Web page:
Chatbots, robotics to help ease manpower crunch in healthcare sector

Chatbots, robotics to help ease manpower crunch in healthcare sector

"I am having chest pains. Should I go to A&E?" - chatbots that can answer questions such as these may soon be a reality. Chan Luo Er with the details.

SINGAPORE: "I am having chest pains. Should I go to A&E?" - chatbots that can answer questions such as these may soon be a reality.

If you have to make a trip to the emergency department, the chatbot could even give you a queue number based on the severity of your symptoms.

In the future, bots powered by artificial intelligence may even be able to diagnose illnesses and tell a patient if their chest pains were due to a heart attack or heartburn.

Such chatbots are one of the healthcare solutions that Singapore is exploring to battle an ageing population, a rise in chronic disease and a shrinking workforce.

To ease users into the chatbot system, director of Integrated Health Information Systems (IHiS) Chua Chee Yong said the system could first be used during visits to the doctor. 

"While waiting to consult the doctors, this could mean doing a questionnaire, but behind the questionnaire is a smart chatbot that will ask you a few questions," he said, adding that this could build confidence in using chatbots.

Mr Chua was speaking on Friday (Jul 13) during a media briefing on new national HealthTech initiatives, which IHiS later unveiled during the National Health IT Summit held at the Singapore Expo on Tuesday.

By end of this year, a panel of accredited health chatbot solution providers will be made available to public sector healthcare professionals, IHiS said. These professionals could then work with partners to develop chatbot solutions and pilot them within their institutions.

GETTING THE LANGUAGE RIGHT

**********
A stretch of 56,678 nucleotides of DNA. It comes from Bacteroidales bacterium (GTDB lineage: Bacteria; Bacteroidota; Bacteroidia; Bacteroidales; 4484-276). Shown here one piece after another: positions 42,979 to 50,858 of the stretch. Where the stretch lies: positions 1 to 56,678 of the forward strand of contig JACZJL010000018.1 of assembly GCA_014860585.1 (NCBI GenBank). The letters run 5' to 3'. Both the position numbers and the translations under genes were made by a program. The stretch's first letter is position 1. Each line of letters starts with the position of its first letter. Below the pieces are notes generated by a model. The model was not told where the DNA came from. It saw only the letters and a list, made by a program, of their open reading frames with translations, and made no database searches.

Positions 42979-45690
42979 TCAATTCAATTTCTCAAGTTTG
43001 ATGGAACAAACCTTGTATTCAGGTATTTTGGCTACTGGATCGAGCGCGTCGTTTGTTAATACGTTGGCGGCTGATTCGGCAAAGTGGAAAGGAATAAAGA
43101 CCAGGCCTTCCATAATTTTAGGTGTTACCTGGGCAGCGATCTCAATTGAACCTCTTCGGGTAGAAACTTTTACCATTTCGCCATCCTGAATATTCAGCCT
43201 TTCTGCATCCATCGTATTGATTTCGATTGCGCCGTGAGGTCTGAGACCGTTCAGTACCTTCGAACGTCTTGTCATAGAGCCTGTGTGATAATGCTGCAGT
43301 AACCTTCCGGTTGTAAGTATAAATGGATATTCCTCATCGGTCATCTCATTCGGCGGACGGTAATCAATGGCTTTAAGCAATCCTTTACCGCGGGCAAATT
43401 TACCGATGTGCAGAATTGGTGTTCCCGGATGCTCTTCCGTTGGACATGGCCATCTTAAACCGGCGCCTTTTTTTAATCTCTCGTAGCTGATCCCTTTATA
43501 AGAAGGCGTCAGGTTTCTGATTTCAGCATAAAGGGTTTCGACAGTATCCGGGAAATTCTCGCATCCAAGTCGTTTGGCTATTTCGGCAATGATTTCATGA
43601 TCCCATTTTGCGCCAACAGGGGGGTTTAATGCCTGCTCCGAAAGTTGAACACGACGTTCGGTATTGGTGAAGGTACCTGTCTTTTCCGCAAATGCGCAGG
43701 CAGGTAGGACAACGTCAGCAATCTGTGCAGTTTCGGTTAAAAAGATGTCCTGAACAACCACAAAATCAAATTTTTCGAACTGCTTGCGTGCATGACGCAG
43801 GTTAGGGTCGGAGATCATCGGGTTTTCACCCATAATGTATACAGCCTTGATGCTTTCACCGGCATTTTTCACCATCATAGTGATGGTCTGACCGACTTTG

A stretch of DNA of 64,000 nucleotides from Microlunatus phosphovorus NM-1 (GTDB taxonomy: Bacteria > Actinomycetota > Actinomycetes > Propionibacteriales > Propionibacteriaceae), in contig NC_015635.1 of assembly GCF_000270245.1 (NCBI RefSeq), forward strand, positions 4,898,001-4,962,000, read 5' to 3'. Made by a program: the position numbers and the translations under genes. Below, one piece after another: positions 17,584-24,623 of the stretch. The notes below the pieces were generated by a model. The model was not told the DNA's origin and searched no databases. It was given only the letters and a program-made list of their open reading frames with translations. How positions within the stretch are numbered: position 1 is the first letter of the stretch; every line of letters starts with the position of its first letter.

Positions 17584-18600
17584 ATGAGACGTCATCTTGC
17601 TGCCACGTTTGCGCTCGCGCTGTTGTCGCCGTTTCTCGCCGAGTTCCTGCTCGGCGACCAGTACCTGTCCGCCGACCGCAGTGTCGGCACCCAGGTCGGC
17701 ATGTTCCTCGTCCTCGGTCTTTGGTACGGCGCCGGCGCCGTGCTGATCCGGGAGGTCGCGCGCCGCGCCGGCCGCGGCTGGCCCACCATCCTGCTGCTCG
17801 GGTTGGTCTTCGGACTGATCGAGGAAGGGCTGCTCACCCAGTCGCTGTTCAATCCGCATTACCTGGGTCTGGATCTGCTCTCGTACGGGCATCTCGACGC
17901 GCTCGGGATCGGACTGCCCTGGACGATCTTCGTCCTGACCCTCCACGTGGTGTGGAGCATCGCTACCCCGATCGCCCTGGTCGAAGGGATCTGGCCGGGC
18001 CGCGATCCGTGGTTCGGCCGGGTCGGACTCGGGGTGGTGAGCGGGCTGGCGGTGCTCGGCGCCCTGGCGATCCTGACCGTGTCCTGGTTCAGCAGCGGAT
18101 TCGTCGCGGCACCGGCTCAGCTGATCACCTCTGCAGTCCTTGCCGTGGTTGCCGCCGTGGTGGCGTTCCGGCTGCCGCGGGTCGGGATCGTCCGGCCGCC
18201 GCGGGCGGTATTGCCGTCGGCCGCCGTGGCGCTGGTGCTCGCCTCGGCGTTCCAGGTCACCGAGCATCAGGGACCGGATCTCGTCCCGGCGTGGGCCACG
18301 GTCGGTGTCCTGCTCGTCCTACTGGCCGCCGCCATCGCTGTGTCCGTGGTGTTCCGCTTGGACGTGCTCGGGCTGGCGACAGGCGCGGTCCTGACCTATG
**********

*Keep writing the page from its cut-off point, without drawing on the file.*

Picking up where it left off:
The chatbots will also be customised to understand the Singapore's healthcare system, colloquialisms and Singlish.

Terms such “GP”, which is commonly used to refer to general practitioners here, could be something that needs to be specified, as “family physician” or “doctor” is used in other countries, Mr Chua said.

“We need to make the chatbot simple, so consumers can accept it, and make it easy to use, and obviously understand some of the local colloquial language and terminology,” Mr Chua said.

Dr Ali Parsa, chief executive of babylon Health, which has a chatbot that can diagnose, said getting users to accept the technology was a challenge.

“We have many who accept it, and embrace it, and some who find it suspicious, who need more time to adjust and to accept. The reality is that waiting for innovators and laggards to agree to use the technology takes a long time,” he said.

FRAMEWORK TO INTEGRATE ROBOTICS MORE SEAMLESSLY

The healthcare sector will also be developing a Robotics Middleware Framework (RMF) for Healthcare, Health Minister Gan Kim Yong announced on Tuesday.

The RMF will quicken the adoption and coordination of robotics innovations, sensors and Internet of Things (IoT) devices, he said.

“By enabling different technology systems within and outside of healthcare to ‘talk’ and work with each other, it creates more opportunities for innovation, cross-sector collaborations, and the deployment of IoT to bring care closer to our citizens, at scale,” Mr Gan said.

The initiative is a research and development effort led by the Centre for Healthcare Assistive and Robotics Technology (CHART) and IHiS, involving government and industry partners.

There is a need for the healthcare sector to collaborate more widely to solve difficult common problems, Mr Gan added.

“In some of these collaborations, we can involve private sector players. We ought to think how we can apply technology and innovate at the systems level, beyond individual institutions which invented it,” he said.

NATIONAL HEALTHTECH CHALLENGE

At the summit, healthcare concepts by the top 20 finalists from the inaugural National HealthTech Challenge were also on display.

Among them: A vending machine to dispense medicines such as allergy and diarrhoea medicines that require the approval of a pharmacist; a wireless call button that can be used by warded patients who do not have the use of their hands; and a scanner that can help prevent foot ulcers and limb amputation for patients with diabetes. 

Dr Lee Kheng Hock, medical director of community hospital Bright Vision Hospital, said the foot-screening scanner, which checks for poor blood supply, pressure points, and ulcers, would not require a high level of training to use.

“This would take a big load off overworked doctors and nurses,” he said.

Source: CNA/ja(hm)

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